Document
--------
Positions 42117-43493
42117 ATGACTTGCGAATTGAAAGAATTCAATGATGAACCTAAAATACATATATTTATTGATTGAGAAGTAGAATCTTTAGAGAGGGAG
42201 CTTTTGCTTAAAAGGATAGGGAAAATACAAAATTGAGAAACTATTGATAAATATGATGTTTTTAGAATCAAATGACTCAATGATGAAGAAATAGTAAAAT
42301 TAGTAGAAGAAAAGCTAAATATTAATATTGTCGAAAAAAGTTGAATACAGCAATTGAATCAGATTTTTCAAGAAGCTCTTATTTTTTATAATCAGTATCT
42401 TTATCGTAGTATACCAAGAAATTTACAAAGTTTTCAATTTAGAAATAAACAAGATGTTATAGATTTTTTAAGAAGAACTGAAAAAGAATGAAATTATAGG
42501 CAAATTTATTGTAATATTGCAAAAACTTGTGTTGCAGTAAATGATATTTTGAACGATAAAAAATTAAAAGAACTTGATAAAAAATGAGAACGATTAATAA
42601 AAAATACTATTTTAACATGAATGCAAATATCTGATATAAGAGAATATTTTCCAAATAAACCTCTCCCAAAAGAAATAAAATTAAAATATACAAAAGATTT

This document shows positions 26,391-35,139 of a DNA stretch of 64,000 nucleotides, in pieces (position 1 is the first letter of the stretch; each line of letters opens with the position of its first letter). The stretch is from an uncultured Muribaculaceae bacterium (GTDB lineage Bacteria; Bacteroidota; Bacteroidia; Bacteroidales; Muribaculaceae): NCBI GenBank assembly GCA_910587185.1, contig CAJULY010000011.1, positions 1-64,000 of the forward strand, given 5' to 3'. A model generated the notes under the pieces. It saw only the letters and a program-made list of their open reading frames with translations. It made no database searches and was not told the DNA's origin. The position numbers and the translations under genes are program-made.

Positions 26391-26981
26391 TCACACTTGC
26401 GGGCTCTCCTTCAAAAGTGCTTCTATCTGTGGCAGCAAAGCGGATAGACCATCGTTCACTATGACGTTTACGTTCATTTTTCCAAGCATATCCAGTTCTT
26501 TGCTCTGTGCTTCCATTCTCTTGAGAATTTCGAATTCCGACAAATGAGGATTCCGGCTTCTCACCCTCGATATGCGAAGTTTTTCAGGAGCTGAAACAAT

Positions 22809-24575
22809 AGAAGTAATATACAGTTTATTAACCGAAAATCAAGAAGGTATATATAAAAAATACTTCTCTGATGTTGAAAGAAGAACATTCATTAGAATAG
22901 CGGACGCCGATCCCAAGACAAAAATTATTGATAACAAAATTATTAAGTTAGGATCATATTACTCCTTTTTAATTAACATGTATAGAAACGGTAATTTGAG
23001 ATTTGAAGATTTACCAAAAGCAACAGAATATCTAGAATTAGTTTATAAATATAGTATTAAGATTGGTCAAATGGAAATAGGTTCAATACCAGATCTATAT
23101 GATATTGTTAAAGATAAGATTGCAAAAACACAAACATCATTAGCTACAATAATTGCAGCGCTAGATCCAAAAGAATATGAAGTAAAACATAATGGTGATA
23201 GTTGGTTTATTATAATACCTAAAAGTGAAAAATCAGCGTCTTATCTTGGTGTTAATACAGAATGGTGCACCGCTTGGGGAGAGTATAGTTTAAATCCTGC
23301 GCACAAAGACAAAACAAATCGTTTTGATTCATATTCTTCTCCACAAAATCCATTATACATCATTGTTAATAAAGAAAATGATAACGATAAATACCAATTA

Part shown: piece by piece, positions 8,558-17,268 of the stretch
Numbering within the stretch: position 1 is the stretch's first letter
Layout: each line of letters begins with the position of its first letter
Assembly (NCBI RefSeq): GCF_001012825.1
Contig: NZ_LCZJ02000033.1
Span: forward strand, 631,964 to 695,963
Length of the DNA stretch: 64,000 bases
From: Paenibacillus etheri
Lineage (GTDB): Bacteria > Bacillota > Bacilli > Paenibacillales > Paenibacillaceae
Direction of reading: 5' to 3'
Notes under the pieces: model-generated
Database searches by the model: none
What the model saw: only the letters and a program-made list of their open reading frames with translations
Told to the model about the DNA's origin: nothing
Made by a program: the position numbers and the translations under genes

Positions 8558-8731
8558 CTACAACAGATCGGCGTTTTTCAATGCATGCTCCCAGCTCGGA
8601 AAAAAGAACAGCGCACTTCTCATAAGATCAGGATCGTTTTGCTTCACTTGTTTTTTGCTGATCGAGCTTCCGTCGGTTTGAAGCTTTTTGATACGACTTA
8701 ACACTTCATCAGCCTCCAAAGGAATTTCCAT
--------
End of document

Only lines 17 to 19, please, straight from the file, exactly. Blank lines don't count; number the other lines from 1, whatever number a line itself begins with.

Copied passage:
23101 GATATTGTTAAAGATAAGATTGCAAAAACACAAACATCATTAGCTACAATAATTGCAGCGCTAGATCCAAAAGAATATGAAGTAAAACATAATGGTGATA
23201 GTTGGTTTATTATAATACCTAAAAGTGAAAAATCAGCGTCTTATCTTGGTGTTAATACAGAATGGTGCACCGCTTGGGGAGAGTATAGTTTAAATCCTGC
23301 GCACAAAGACAAAACAAATCGTTTTGATTCATATTCTTCTCCACAAAATCCATTATACATCATTGTTAATAAAGAAAATGATAACGATAAATACCAATTA